07 May 2006

Religious leaders issue rare joint appeal for unity in rebuilding Kosovo

Associated Press, May 03, 2006 12:14 PM

PRISTINA, Serbia-Montenegro-Kosovo's Christian, Jewish and Muslim religious leaders issued a rare joint appeal to their communities Wednesday to join in rebuilding religious monuments and lives shattered by the province's ethnic conflict.

The appeal came at the end of a meeting organized by Norwegian Church Aid that brought together representatives of the Serb Orthodox Church, the Roman Catholic Church and Kosovo's Islamic, Jewish and Evangelical communities.

In a joint statement, the leaders pleaded for the communities to "move towards an open future with interaction and profound responsibility for each other before God."

"In coming to terms with the past we acknowledge that all communities have suffered," it added. "We express sorrow for one another's suffering, praying that this suffering will no longer be a stumbling block."

The religious leaders committed to intensifying inter-religious dialogue and cooperation, as well as holding meetings between senior religious leaders, said the statement, issued by NCA.

The two-day meeting took place inside the NATO-guarded Patriarchate in the western town of Pec, and was held just before the continuation of U.N.-mediated talks on the province's future. There have been fears of an increase in tension between the communities during the talks, which are due to conclude at the end of 2006.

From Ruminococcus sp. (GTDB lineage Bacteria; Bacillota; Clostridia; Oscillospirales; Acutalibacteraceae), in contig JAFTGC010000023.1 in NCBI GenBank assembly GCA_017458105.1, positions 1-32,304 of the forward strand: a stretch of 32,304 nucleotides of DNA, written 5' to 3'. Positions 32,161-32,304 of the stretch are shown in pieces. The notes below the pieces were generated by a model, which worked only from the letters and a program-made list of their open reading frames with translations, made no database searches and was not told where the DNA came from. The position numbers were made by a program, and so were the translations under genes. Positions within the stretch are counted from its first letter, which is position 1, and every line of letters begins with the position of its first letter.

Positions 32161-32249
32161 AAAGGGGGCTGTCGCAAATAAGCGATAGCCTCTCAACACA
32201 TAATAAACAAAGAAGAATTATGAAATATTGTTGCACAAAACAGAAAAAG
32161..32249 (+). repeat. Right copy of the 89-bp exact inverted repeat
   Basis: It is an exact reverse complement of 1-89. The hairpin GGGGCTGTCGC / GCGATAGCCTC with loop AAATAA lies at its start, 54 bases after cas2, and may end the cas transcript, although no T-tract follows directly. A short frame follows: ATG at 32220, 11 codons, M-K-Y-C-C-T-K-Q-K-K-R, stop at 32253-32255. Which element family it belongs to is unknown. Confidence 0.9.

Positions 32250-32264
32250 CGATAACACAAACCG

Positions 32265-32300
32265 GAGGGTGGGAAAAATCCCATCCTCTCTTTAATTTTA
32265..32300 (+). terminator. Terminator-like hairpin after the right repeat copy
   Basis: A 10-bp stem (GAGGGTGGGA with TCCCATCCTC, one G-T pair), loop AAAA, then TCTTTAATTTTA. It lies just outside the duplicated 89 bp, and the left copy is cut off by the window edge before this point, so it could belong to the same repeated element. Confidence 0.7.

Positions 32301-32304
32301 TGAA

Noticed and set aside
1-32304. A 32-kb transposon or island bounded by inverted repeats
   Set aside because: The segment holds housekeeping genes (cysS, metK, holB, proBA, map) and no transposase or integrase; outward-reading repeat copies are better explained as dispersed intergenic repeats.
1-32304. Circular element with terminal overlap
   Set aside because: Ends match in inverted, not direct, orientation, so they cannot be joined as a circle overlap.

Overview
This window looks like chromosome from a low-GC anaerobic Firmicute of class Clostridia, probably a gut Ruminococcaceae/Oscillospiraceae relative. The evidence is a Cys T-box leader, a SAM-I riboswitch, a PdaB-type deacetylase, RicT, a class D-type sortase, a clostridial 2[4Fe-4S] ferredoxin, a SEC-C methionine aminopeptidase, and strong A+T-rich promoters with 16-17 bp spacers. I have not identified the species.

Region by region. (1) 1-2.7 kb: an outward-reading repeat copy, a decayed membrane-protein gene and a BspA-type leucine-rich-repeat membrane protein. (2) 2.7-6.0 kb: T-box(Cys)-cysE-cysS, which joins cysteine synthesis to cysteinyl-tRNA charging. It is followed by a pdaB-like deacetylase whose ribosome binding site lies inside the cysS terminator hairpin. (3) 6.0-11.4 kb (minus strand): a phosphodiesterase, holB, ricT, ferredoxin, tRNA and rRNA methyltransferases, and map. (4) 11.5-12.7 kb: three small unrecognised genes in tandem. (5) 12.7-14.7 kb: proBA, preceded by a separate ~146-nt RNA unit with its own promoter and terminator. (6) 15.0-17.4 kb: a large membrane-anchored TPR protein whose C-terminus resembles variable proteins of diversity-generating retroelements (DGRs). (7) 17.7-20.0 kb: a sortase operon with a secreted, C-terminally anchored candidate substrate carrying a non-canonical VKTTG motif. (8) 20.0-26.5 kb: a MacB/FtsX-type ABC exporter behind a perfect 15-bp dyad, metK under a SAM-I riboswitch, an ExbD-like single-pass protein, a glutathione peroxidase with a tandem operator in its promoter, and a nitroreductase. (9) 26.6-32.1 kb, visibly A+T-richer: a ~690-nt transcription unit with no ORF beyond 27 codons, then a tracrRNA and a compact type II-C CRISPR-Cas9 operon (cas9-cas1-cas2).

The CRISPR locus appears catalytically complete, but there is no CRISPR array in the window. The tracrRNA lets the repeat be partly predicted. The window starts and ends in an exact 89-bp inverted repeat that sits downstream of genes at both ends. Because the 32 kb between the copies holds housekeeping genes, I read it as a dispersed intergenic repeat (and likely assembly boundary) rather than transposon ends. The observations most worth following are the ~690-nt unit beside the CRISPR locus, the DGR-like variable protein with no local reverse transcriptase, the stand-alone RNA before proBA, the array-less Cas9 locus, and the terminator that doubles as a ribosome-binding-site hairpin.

Kosovo's ethnic Albanian majority, which is predominantly Muslim, wants the province to become independent. Serbs, who are Orthodox Christian, insist that some links with Serbia must be retained.

The joint statement condemned the destruction of churches, mosques and cemeteries targeted during a crackdown by Serb forces on independence-seeking ethnic Albanians or in the war's aftermath when ethnic Albanian extremists attacked Serb religious sites.

The religious leaders appealed for their communities to join them in rebuilding "not only our religious sites, but also to rebuild our lives, our hearts and our minds," they said in their statement.

Kosovo has been run as a U.N. protectorate since mid-1999, when a NATO air war halted the Serb crackdown.

The province was the seat of the medieval Serbian state and the Serbian Orthodox Church. Serbs cherish it as the cradle of their history and culture.